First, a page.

In thesis
1. Optimal Predictive Control of Wheel Loader Transmissions
Open this publication in new window or tab >>Optimal Predictive Control of Wheel Loader Transmissions
2015 (English)Doctoral thesis, comprehensive summary (Other academic)
Abstract [en]

The transmissions of present heavy wheel loaders are in general based on torque converters. The characteristics of this component suits these machines, especially in that it enables thrust from zero vehicle speed without risk of stalling the engine, without active control. Unfortunately, the component also causes losses which might become large compared to the transmitted power. One approach for mitigating these losses is to switch to a continuously variable transmission. Changing to such a system greatly increases the possibility, and the need, for actively selecting the engine speed, and here a conflict emerges. A low engine speed is desired for high efficiency but a high speed is required for high power.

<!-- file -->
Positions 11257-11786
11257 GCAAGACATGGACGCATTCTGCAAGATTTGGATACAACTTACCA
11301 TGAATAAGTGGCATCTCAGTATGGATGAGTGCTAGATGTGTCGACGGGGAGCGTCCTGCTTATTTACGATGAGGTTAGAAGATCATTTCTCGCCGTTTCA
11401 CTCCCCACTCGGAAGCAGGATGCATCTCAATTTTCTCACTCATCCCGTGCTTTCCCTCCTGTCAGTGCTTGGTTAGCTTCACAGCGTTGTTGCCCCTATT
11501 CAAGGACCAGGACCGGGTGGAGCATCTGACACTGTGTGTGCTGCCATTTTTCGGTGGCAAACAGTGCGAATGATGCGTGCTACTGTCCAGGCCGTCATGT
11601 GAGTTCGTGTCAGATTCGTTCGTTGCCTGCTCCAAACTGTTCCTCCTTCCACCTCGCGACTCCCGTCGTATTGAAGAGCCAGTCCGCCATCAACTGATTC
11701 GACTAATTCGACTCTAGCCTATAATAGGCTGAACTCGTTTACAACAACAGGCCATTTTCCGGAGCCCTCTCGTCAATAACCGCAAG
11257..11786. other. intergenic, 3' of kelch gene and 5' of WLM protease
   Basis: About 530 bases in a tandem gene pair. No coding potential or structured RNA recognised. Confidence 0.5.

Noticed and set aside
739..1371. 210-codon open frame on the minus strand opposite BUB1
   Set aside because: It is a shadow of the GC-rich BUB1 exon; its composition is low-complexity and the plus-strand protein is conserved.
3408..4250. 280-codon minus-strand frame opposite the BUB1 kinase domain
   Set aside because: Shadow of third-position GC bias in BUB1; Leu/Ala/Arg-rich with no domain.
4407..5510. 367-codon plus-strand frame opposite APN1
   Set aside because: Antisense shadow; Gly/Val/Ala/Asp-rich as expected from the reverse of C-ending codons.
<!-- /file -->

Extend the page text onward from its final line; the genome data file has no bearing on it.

Heavy wheel loaders often operate according to a common repeating pattern known as the short loading cycle. This cycle is extremely transient, which makes the choice of engine operating point both important and difficult. At the same time, the repeating pattern in the operation enables a rough prediction of the future operation. One way to use the uncertain prediction is to use optimization techniques for selecting the best control actions. This requires a method for detecting the operational pattern and producing a prediction from this, to formulate a manageable optimization problem, and for solving this, and finally to actually control the machine according to the optimization results. This problem is treated in the four papers that are included in this dissertation.

The first paper describes a method for automatically detecting when the machine is operating according to any of several predefined patterns. The detector uses events and automata descriptions of the cycles, which makes the method simple yet powerful. In the evaluations over 90% of the actual cycles are detected and correctly identified. The detector also enables a quick analysis of large datasets. In several of the following papers this is used to condense measured data sequences into statistical cycles for the control optimization.